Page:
Tigers gain confidence, and No. 24 AP ranking
CLEMSON -- During his postgame press conference, Dabo Swinney referenced the "Believe" woodblock carving he brings to every team meeting.
Swinney says his Tigers bought into the word long ago.
Following Clemson's 40-24 victory over Florida State -- the Tigers' fourth straight win -- national pundits and hesitant fans are beginning to believe.
Clemson (6-3, 4-2 in the Atlantic Coast Conference) broke into the Associated Press poll Sunday with a No. 24 ranking, and cleared its greatest remaining hurdle toward earning its first ACC title game appearance.
To clinch the Atlantic Division, Clemson's magic number is two. Any combination of Clemson victories or Boston College losses reduces the number. The Tigers travel to Raleigh to face N.C. State (4-5, 1-4) at noon Saturday (WCSC-TV/CBS).
Perhaps the greatest evidence supporting the idea that this is a different Clemson team was Saturday night's fourth quarter: Clemson 19, Florida State 0.
"It's mental and physical toughness," Swinney said. "The kids have paid a real high price. When you've done that it's hard to give in, it's hard not to fight."
At the half, FSU's Christian Ponder was looking much like Matt Ryan of two years ago. He completed 11-of-13 first-half passes, appearing like a quarterback that could cripple Clemson's title game hopes.
After a 16-play, third-quarter touchdown drive gave Florida State a 24-21 lead, Clemson defensive players were reportedly screaming at each other on the sideline. To calm them down, Swinney huddled the defense, speaking to the unit for five minutes.
The meeting worked.
Once settled down, the Da'Quan Bowers-less Tigers did not allow the Seminoles to score in the final 20 minutes and intercepted Ponder twice in the fourth quarter.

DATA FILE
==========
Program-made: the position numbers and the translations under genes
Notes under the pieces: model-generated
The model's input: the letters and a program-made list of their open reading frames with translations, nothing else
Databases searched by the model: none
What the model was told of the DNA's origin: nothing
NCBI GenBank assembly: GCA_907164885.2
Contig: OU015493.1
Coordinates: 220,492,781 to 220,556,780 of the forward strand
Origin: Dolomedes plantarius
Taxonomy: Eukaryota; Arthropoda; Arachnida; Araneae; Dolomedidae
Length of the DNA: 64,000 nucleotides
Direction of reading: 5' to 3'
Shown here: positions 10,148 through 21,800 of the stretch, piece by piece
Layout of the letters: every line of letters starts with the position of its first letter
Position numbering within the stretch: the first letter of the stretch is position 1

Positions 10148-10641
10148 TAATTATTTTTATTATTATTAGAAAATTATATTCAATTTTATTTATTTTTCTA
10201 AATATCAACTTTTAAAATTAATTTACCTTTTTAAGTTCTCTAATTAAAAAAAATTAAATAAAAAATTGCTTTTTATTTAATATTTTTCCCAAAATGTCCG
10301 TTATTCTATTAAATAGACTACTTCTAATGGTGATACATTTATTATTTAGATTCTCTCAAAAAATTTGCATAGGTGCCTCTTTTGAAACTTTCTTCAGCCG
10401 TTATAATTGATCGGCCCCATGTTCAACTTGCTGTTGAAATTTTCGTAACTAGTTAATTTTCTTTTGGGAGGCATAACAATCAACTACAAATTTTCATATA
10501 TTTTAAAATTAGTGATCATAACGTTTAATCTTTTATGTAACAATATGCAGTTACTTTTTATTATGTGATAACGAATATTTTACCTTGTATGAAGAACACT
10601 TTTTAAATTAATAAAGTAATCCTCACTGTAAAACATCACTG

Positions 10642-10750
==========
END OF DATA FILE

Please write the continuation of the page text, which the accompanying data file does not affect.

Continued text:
Clemson allowed 151 yards in the second half, 3.8 yards per play, after allowing 241 yards, 7.8 yards per play, in the first half.
As the Clemson defense tightened up, Kyle Parker made more plays than mistakes, and C.J. Spiller played like a Heisman Trophy contender, allowing the road to Tampa Bay to remain running through Clemson.
"We overcame a lot," Swinney said. "We handled adversity well. … That's what good teams do."
Black and blue
Swinney said the Tigers are "pretty bumped and bruised."
The greatest concern is the health of Spiller, who appeared to have injured his right knee Saturday. He received sideline treatment, but played through the injury. Spiller has also dealt with turf toe this season.
Swinney said Sunday he was unaware of any new injuries to Spiller.
Cornerback Chris Chancellor is questionable for N.C. State with an ankle sprain. Bookend corner Crezdon Butler also missed time Saturday with an undisclosed injury.
Linebacker Brandon Maye suffered a "mild" knee sprain, tight end Michael Palmer tweaked a hamstring, running back Jamie Harper was limited by a deep thigh bruise, and Bowers was held out and is questionable for Saturday.
"(Bowers) is making progress," Swinney said. "I'd still say he is questionable."
This preseason, Swinney said his greatest concern was the kicking game.
After having his fears allayed for the season's first two months, they are remerging.
Richard Jackson missed both of his field-goal attempts (26 and 38 yards) and two extra-point attempts. Swinney replaced Jackson with Spencer Benton in the fourth quarter. Benton responded by missing an extra point as well.
Swinney said he will reopen the place-kicking competition this week.
"It will be an open competition," Swinney said. "We'll make it competitive."